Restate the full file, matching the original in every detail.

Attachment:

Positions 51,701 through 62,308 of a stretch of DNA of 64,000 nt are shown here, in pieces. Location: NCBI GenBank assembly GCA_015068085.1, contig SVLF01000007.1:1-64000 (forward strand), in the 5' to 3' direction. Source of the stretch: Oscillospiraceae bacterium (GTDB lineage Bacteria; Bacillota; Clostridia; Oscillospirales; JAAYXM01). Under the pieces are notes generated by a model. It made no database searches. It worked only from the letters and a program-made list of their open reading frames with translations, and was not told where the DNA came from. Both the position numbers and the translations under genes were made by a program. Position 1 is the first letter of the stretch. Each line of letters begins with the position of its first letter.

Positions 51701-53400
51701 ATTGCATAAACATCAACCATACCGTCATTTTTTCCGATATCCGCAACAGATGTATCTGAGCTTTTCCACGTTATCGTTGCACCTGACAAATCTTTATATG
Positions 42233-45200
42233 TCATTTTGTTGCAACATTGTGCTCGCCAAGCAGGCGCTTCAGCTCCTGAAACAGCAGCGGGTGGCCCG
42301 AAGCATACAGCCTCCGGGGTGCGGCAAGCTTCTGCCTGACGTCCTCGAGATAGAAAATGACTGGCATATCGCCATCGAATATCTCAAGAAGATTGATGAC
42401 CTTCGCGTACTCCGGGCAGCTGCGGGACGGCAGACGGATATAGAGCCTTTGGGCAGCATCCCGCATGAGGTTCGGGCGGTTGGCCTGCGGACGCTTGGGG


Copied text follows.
Positions 51,701 through 62,308 of a stretch of DNA of 64,000 nt are shown here, in pieces. Location: NCBI GenBank assembly GCA_015068085.1, contig SVLF01000007.1:1-64000 (forward strand), in the 5' to 3' direction. Source of the stretch: Oscillospiraceae bacterium (GTDB lineage Bacteria; Bacillota; Clostridia; Oscillospirales; JAAYXM01). Under the pieces are notes generated by a model. It made no database searches. It worked only from the letters and a program-made list of their open reading frames with translations, and was not told where the DNA came from. Both the position numbers and the translations under genes were made by a program. Position 1 is the first letter of the stretch. Each line of letters begins with the position of its first letter.

Positions 51701-53400
51701 ATTGCATAAACATCAACCATACCGTCATTTTTTCCGATATCCGCAACAGATGTATCTGAGCTTTTCCACGTTATCGTTGCACCTGACAAATCTTTATATG
Positions 42233-45200
42233 TCATTTTGTTGCAACATTGTGCTCGCCAAGCAGGCGCTTCAGCTCCTGAAACAGCAGCGGGTGGCCCG
42301 AAGCATACAGCCTCCGGGGTGCGGCAAGCTTCTGCCTGACGTCCTCGAGATAGAAAATGACTGGCATATCGCCATCGAATATCTCAAGAAGATTGATGAC
42401 CTTCGCGTACTCCGGGCAGCTGCGGGACGGCAGACGGATATAGAGCCTTTGGGCAGCATCCCGCATGAGGTTCGGGCGGTTGGCCTGCGGACGCTTGGGG